As Beirut’s top jockey, Al Assaad could follow many other Lebanese and seek better pay for his talents abroad. But he has no intention of leaving.
“I’m really happy here in Lebanon,” he says. “I’m the number one jockey here. Maybe abroad, they’ll be better than me.”
When racetime comes, Maher leads Ya Gharami on to the track and towards the starting gates on the other side of the course. Some residents in the building next to the track come out on to their balconies to watch. Al Assaad talks to Ya Gharami as he trots him back and forth to keep the animal’s nerves in check while handlers in high-vis jackets manoeuvre three rivals into the starting gate.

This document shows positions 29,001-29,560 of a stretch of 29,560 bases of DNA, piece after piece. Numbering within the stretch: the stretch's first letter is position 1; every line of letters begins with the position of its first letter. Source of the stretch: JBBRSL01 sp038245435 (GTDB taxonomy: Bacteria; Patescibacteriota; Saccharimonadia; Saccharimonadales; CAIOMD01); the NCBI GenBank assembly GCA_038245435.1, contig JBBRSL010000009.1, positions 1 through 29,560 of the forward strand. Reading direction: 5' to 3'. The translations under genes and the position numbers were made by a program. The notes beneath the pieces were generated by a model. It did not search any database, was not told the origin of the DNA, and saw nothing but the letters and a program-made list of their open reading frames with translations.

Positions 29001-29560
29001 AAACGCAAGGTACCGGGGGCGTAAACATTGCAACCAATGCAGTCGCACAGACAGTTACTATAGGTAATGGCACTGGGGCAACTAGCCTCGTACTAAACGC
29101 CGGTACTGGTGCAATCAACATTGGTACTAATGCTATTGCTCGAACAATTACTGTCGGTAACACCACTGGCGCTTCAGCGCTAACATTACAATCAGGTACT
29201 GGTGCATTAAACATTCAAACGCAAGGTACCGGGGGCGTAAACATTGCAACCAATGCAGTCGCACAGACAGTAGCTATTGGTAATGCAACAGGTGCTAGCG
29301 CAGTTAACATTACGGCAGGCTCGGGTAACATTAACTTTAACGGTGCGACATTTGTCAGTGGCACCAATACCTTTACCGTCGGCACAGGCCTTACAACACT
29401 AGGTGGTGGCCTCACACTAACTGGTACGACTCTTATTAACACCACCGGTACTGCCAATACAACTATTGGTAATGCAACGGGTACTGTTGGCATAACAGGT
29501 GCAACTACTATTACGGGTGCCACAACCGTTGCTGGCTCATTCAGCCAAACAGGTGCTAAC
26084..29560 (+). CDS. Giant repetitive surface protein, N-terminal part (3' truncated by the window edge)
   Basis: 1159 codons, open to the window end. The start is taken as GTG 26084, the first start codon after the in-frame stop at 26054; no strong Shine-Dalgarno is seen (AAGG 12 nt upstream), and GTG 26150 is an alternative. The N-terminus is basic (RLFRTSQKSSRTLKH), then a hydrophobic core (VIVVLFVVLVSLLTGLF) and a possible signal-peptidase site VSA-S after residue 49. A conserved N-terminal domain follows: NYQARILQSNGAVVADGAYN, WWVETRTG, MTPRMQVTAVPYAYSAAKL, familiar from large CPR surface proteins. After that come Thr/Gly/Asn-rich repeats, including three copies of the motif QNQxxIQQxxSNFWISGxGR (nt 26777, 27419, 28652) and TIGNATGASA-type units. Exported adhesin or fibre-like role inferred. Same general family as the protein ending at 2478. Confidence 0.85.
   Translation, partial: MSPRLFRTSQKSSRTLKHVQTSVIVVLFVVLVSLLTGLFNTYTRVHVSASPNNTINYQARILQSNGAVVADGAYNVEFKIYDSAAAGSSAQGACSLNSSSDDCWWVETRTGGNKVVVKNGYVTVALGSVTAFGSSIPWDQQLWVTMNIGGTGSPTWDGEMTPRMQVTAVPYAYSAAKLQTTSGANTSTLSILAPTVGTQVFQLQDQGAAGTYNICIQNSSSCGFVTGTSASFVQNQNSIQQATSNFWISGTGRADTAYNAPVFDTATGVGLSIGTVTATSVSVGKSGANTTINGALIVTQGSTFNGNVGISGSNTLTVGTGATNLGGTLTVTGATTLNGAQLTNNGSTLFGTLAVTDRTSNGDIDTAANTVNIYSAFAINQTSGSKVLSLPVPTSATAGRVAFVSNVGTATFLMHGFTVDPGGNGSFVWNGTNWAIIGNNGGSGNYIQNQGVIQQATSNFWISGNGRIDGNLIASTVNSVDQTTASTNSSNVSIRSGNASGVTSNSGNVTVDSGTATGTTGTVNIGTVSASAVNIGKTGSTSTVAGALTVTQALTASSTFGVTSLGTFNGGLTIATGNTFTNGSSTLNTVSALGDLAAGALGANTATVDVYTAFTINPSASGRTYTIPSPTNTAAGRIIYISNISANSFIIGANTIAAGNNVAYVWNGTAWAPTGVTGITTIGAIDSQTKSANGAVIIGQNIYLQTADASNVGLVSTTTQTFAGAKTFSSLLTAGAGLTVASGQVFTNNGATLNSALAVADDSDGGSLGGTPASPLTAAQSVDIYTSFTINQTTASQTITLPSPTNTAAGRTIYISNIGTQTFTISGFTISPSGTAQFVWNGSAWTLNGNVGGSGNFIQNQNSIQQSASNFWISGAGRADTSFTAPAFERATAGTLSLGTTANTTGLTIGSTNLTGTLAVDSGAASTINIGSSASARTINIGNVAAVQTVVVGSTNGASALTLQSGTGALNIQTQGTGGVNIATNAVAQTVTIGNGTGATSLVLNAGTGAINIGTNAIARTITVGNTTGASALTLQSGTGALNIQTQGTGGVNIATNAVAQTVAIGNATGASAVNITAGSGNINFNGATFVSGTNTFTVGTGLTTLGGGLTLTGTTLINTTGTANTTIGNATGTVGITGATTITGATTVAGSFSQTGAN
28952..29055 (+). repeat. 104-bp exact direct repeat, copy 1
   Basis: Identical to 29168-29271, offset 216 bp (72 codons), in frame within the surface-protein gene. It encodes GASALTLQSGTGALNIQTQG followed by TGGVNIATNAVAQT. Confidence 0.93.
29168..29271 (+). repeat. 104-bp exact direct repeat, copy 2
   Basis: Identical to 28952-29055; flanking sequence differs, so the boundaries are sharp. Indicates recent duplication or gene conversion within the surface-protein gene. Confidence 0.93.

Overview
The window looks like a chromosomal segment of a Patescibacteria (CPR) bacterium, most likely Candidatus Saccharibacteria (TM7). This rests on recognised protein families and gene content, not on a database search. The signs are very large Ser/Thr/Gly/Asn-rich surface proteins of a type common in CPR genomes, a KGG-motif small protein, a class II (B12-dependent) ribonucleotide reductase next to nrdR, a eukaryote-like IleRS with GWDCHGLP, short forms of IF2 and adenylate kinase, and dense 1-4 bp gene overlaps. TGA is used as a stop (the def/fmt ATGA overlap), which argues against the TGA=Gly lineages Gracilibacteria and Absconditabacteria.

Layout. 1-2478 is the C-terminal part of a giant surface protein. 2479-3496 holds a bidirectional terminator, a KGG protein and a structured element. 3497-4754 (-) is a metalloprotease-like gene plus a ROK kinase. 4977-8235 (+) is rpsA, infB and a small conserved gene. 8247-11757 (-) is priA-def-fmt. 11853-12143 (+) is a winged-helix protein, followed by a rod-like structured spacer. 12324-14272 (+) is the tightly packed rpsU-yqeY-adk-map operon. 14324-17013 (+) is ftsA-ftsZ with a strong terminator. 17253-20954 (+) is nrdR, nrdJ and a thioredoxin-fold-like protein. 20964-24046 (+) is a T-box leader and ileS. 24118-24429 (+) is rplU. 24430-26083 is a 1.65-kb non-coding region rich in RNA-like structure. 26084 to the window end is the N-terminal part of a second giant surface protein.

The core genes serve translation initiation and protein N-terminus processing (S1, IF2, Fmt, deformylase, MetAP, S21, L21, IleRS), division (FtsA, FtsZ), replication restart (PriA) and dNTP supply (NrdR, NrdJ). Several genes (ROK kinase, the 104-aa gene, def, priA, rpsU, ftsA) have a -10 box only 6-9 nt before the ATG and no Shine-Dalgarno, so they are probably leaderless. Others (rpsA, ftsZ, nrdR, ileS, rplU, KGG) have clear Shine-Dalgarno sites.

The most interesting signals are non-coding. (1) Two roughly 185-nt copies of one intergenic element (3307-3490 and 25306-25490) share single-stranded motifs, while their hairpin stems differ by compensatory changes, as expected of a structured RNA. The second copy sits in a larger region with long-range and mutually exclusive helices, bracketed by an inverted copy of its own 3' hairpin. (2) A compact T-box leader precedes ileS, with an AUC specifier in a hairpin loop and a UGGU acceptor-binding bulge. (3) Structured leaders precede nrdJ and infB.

Adnan eventually coaxes Ya Gharami into the gate on the inside position. The horses buck their heads. One jockey adjusts his goggles.
The gates spring open and Ya Gharami leaps forward, Adnan spurring him on. Horses and riders jostle for position along the opening straight, the snow-covered mountain peaks looming in the distance. As they come around the corner and towards the finishing straight, the roar from the crowd swells. Punters yell the name of the horses and their jockeys, urging them on.
But Ya Gharami is tiring. Despite his strong start, he does not have the stamina. As he crosses the line, the jockey riding horse number 1 yells in delight as the animal, Troy, picks up a first win. This is not Ya Gharami’s day.
Adnan dismounts, letting the handlers take Ya Gharami back to the stable.
In a few days they will be training again: up at dawn, around the old racetrack. Just like generations of horses and riders before them.